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Student workers making iPhone must do unpaid overtime and have wages unfairly deducted

 China Labor Watch

September 10, 2013

FOR IMMEDIATE RELEASE

(New York) China Labor Watch (CLW) has revealed that at least 100 students making the iPhone in a Shanghai factory owned by the Pegatron Group have not received all due wages or had their wages deducted by significant amounts.

During the summer school break, Pegatron Shanghai hires thousands of student workers via labor dispatch companies or employment agencies. CLW’s earlier investigations (published on July 29) revealed that many of these students did not receive full wages or did not receive wages on time.

CLW’s follow-up investigations have revealed that the scale and depth of students’ unpaid wages and deductions at Pegatron are shocking. As of September 9, 2013, about 100 student workers have already confirmed with CLW that while working at Pegatron Shanghai, they were not paid for 20 to 30 minutes of daily mandatory overtime meetings, had wages deducted, or only received 80 percent of the wages of normal workers despite doing the same work. Many other student workers, who have not yet been reached, likely have suffered the same unfair treatment.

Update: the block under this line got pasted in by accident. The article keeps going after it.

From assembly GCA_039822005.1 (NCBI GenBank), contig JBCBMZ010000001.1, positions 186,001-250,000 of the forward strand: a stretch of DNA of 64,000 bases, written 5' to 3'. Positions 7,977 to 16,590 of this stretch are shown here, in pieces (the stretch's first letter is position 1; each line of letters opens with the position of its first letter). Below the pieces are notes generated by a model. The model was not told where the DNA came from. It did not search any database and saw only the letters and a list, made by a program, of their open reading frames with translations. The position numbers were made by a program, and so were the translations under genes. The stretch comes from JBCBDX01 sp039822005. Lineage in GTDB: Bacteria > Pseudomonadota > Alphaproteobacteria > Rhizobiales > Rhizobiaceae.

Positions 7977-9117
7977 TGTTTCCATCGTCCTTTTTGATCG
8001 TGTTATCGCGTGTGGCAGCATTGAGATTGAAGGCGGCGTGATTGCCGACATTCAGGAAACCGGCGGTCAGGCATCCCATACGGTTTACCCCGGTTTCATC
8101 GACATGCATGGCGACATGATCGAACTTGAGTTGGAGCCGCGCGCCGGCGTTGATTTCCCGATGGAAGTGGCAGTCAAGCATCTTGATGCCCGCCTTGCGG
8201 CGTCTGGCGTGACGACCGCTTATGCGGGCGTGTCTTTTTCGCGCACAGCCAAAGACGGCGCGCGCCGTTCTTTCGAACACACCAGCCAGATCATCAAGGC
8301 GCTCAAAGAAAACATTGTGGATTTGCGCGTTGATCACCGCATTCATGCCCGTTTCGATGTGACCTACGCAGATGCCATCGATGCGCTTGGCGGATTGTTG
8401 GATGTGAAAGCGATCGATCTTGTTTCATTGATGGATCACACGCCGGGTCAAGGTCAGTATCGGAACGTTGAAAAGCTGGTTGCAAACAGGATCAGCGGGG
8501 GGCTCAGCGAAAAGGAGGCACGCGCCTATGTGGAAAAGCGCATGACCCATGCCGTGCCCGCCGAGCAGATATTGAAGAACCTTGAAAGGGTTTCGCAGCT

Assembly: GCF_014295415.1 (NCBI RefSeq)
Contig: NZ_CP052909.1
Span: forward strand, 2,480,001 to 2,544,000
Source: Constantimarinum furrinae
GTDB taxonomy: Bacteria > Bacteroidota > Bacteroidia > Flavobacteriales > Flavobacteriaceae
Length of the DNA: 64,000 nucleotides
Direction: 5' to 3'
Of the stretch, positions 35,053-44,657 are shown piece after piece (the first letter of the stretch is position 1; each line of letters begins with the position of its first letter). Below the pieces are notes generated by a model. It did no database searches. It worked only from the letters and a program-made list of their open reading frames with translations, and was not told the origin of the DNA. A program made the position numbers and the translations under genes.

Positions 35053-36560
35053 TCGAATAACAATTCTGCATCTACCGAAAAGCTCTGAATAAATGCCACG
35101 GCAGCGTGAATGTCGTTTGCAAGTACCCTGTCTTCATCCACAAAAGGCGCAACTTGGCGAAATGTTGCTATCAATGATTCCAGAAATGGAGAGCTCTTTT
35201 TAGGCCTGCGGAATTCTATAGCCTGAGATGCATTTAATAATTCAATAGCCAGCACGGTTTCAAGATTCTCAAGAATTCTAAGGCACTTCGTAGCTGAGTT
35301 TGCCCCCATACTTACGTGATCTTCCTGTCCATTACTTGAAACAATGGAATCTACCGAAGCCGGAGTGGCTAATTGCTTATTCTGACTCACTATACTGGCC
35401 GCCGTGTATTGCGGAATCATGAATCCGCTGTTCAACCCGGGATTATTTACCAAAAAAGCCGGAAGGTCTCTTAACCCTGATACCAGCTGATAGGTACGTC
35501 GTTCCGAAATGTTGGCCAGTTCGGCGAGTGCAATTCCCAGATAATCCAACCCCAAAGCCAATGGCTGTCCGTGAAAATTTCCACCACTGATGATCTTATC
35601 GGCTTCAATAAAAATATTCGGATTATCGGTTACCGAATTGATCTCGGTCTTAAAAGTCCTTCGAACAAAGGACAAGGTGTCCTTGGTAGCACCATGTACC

These 100 students are from three schools: Henan University, Nanyang Fifth Secondary Vocational School, and Hubei Changjiang University. 33 of the students from the former two schools have signed their names to documents, given to CLW, that indicate unpaid or deducted wages and demand the return of those wages. The remaining students could not be reached in person to sign their names, though they have verbally confirmed that they too have unpaid wages from Pegatron Shanghai.